A Dealer Trust would give unpaid sellers of livestock first priority to reclaim livestock. If the livestock are resold – to a feedyard for example – the buyer would still take clear title of the livestock as they do today. In this situation, the money the feedyard paid the dealer would be the trust assets held for the unpaid seller.

The American Sheep Industry Association, the Livestock Marketing Association and others support a Dealer Trust and encourage the livestock industry to participate in the USDA comment period. Producers selling through a livestock auction market are paid for their consignments through the market’s federally required custodial account regardless of if the market receives payment from the buyer. When there is a default in these situations, instead of making a small commission for their selling services, the market ends up like the ranchers who sold to the defaulting dealer directly: unpaid for the full price of the stock.

Click Here to learn more.

Click Here to submit a comment to USDA by June 24.

    Source: LMA


ASI Representative Appointed to Animal Trade Committee

Chase Adams of the American Sheep Industry Association has been appointed to the Agricultural Technical Advisory Committee for Trade in Animals and Animal Products.

ASI Executive Director Peter Orwick said the association is pleased its nomination was appointed to continue nearly 20 years of association representation on the committee.

“We look forward to monitoring trade regarding sheep and sheep products and thank Dr. Dennis Stiffler for his service as the ASI representative on the last advisory committee,” Orwick said.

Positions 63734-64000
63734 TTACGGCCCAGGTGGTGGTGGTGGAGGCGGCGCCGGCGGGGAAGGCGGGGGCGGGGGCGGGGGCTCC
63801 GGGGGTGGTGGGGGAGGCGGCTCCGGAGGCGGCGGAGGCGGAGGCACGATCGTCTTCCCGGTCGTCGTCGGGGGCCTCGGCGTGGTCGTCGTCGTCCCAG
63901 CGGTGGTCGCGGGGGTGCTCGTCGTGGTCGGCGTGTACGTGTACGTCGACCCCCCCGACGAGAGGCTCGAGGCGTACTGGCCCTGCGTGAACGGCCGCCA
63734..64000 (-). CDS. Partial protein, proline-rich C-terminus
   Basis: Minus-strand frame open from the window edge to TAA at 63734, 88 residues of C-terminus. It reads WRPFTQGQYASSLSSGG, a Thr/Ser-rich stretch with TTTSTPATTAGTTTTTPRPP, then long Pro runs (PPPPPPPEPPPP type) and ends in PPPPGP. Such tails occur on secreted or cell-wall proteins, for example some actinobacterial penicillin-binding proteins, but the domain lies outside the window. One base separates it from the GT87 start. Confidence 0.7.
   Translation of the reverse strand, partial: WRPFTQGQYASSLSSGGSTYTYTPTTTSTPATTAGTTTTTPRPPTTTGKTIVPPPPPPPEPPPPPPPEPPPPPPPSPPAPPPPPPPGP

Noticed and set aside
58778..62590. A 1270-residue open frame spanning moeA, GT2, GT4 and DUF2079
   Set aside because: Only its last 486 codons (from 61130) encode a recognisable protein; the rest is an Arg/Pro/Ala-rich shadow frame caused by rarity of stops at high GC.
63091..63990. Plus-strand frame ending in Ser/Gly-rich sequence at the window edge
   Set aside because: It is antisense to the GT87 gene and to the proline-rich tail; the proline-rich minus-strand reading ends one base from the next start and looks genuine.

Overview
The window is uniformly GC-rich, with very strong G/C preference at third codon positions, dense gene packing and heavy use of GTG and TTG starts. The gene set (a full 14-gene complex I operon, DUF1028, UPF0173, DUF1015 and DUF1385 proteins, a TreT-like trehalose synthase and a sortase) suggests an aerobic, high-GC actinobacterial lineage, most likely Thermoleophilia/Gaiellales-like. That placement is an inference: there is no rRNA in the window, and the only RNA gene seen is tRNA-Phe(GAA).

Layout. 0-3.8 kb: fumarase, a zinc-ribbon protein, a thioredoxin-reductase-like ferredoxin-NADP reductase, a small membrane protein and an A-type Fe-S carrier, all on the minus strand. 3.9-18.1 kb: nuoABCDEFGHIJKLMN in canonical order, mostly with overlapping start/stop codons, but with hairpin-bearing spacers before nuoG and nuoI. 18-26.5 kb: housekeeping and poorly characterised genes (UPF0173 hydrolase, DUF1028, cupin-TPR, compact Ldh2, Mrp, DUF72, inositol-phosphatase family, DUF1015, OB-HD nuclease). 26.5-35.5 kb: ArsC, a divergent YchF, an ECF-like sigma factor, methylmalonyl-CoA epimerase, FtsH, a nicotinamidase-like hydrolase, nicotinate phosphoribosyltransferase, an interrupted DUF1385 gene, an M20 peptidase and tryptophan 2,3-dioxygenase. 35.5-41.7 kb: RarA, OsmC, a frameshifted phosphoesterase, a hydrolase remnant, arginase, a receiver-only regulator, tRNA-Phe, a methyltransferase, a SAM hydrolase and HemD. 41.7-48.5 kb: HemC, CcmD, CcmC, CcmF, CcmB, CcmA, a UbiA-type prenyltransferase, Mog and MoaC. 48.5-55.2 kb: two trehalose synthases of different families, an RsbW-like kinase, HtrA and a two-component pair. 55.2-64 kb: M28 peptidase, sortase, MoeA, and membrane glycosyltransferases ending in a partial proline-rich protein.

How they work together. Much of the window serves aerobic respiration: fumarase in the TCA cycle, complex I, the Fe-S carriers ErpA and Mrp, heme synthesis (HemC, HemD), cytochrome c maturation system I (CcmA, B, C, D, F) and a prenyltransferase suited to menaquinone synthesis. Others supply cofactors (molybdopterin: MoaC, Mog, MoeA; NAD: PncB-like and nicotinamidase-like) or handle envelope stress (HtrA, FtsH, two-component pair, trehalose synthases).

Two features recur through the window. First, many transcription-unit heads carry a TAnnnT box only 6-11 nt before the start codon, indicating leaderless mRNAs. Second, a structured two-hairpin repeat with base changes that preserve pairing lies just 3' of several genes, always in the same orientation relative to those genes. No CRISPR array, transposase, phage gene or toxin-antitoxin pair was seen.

The appointment of more than 100 members to six agricultural trade committees was announced in mid-June by U.S. Secretary of Agriculture Sonny Perdue and U.S. Trade Representative Robert Lighthizer. The two also announced appointments to the Agricultural Policy Advisory Committee at the same time.

Congress established the advisory committee system in 1974 to ensure that U.S. agricultural trade policy objectives reflect U.S. public- and private-sector commercial and economic interests. USDA and the Office of the U.S. Trade Representative jointly manage the committees.

The Agricultural Policy Advisory Committee provides advice and information to the Secretary of Agriculture and the U.S. Trade Representative on the administration of trade policy, including enforcement of existing trade agreements and negotiating objectives for new trade agreements. The Agricultural Technical Advisory Committees offer technical advice and information about specific commodities and products.

The appointees will serve until June 15, 2023, and the committees will be supplemented by additional appointments during the next four years.